Inklings: Not an Idle experience
There was much excitement in the Hill Household last month as our oldest grandson Jimmy arrived – along with 10,000 other anticipants – to audition for American Idol. Jimmy has played many instruments and sung for a decade and now writes songs – words and music – so he seemed a natural to try out. He was encouraged and accompanied by some of his best friends.
Thus began a memorable four-day journey from North Carolina in one car with Matt, Mason and Will – all fellow musicians. In a second car came his mom, our daughter, Mary Clare and her two other children. Because our son David lives in North Charleston and his home would be convenient to all the Idol action, he invited them to stay with him.
This is a story in itself. With wife Amy and their three kids, 12 people shared their three-bedroom home. They unfolded futons, laid out sleeping bags, blew up air mattresses and I’m sure left night lights on so nobody tripped over the slew of bodies on the floor.
Three of the teens were six footers with typical teenage appetites. David loaded his breakfast counter with fruit, nuts, juices and energy bars he thought would last the duration. They disappeared in 24 hours. He said he stocked a zookeepers worth of bananas. Three gallons of milk went the same day they were purchased. Ten pounds of ground beef just barely made enough hamburgers.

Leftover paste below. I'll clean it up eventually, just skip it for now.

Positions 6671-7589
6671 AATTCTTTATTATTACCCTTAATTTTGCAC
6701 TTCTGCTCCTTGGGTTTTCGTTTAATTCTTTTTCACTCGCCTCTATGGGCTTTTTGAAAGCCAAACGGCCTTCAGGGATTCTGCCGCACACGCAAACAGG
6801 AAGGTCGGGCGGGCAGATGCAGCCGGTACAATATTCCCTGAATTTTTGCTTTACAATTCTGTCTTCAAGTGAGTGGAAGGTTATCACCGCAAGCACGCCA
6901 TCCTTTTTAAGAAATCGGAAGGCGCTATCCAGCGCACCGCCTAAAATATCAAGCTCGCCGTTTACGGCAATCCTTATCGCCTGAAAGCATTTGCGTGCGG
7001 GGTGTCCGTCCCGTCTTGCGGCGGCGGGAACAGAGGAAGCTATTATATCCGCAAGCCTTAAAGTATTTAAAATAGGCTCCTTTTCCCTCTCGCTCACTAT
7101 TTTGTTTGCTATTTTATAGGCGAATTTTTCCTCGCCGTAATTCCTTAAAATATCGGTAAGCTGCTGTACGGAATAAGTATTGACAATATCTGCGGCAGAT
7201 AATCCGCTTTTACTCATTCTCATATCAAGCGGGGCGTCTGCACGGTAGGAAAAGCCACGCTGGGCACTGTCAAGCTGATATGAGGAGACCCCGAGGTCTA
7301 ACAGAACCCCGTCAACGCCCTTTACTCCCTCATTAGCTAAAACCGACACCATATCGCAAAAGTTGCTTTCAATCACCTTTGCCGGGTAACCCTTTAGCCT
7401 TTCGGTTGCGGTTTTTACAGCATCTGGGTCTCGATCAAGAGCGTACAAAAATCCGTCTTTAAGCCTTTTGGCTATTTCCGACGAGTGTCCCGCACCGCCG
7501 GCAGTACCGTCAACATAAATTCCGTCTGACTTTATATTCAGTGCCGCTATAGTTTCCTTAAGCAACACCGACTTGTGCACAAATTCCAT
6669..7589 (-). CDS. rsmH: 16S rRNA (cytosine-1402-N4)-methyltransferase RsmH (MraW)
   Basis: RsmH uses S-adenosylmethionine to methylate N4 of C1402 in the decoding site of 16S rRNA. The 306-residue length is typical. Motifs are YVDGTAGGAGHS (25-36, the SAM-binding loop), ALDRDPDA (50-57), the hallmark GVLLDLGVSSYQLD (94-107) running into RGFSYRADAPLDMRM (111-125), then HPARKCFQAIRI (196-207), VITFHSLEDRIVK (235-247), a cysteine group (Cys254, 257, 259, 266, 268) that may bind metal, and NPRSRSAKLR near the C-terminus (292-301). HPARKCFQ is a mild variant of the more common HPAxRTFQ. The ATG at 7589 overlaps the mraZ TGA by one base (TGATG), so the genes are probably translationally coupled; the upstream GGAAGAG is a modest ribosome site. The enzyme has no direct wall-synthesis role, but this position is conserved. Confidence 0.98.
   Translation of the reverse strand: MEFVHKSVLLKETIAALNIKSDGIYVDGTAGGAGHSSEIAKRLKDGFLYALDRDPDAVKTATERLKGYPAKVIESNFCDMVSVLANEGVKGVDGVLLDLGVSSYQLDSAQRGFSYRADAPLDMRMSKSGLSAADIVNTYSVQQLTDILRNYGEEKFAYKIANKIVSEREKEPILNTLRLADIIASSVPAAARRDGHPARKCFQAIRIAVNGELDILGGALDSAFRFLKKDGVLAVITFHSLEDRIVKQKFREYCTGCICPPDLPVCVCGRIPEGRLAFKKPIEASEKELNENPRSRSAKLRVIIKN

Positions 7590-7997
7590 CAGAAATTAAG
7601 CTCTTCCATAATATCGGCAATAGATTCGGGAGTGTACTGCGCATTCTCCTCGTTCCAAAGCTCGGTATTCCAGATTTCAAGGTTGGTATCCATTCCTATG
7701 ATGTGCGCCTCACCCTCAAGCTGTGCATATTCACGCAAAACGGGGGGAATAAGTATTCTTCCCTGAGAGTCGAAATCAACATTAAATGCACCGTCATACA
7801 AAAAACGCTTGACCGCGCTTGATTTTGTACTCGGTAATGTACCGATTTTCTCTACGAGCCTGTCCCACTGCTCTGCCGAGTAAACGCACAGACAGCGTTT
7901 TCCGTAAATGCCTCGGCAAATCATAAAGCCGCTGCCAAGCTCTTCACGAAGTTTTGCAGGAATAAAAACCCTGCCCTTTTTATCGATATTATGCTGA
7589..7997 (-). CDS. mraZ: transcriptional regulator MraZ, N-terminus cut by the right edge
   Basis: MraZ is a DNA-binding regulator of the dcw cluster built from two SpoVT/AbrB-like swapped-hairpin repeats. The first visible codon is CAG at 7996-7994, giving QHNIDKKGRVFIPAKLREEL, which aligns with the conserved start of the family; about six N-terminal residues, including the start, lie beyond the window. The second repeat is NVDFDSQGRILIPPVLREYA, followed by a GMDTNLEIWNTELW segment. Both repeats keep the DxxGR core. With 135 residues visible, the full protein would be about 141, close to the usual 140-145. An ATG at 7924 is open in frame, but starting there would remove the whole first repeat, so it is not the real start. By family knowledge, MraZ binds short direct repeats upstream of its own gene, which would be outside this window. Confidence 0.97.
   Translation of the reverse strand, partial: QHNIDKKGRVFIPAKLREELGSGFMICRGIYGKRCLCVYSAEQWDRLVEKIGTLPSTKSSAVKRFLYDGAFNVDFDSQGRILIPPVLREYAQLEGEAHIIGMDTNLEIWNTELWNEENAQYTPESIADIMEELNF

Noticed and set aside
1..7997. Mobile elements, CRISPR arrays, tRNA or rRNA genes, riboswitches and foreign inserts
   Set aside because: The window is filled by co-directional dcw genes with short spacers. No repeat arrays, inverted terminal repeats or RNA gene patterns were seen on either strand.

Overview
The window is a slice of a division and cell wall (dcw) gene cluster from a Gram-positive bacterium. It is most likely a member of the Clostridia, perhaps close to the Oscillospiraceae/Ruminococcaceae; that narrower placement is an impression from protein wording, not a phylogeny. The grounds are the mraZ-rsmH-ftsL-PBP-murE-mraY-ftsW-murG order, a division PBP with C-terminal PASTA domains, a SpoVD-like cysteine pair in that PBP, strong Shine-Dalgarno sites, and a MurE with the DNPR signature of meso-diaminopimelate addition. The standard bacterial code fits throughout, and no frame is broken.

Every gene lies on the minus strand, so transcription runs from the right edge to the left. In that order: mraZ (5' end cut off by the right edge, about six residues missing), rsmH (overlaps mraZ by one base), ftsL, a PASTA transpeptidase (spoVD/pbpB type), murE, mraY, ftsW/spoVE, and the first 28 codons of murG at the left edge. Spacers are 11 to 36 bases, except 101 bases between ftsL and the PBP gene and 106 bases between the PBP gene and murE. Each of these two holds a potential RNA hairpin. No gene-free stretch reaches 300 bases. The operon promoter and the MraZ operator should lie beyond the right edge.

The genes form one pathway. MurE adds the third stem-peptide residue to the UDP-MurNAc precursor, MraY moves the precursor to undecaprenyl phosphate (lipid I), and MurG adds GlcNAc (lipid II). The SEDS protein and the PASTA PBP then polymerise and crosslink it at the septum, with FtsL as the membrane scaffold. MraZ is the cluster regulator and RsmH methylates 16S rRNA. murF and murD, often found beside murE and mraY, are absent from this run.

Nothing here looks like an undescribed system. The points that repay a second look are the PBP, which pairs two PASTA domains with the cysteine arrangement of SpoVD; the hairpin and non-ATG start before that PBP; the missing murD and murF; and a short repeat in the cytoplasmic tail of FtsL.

The teenagers hit the beach a couple of times but spent much of the rest of their (relatively few) waking hours waiting in line. Because Jimmy is 17 his mom had to accompany him, joining the others getting up at 3 am to be in line by five o’clock. Finally after hours of waiting to register and get armbands and more hours waiting to be called in to audition, the big moment came.
“It was absolutely nerve wracking,” Jimmy told me. “I went in with three girls and we all had butterflies in our stomachs.” I thought we all did really well. Not one of us made it, but all of us said we’d come back.”
Was he disappointed? Sure. We all were. (Especially his grandparents who of course wondered what the judges could possibly have been thinking!). Ironically, Jimmy was the least let down of any of us. “I was really not as disappointed as I would have thought after the whole process was over. I would do it again, but not next year. I witnessed phenomenal singers who got cut because they didn’t have the right look or didn’t sing the right song. I think the more experience I get and the more I learn as a performer with my band, the more comfortable I’ll be in front of people.”
The whole trip was great, he said, topped off by being photographed and shown on TV (because of where he and his friends were standing in the crowd) with Ryan Seacrest!
Jimmy is a rising high school senior who plans to study both music and business in college. He has the passion and is learning that lifestyle’s basics. American Idol helped that. It inspired him – and from what he said – lots of others to work harder and do better.
How bad can that be?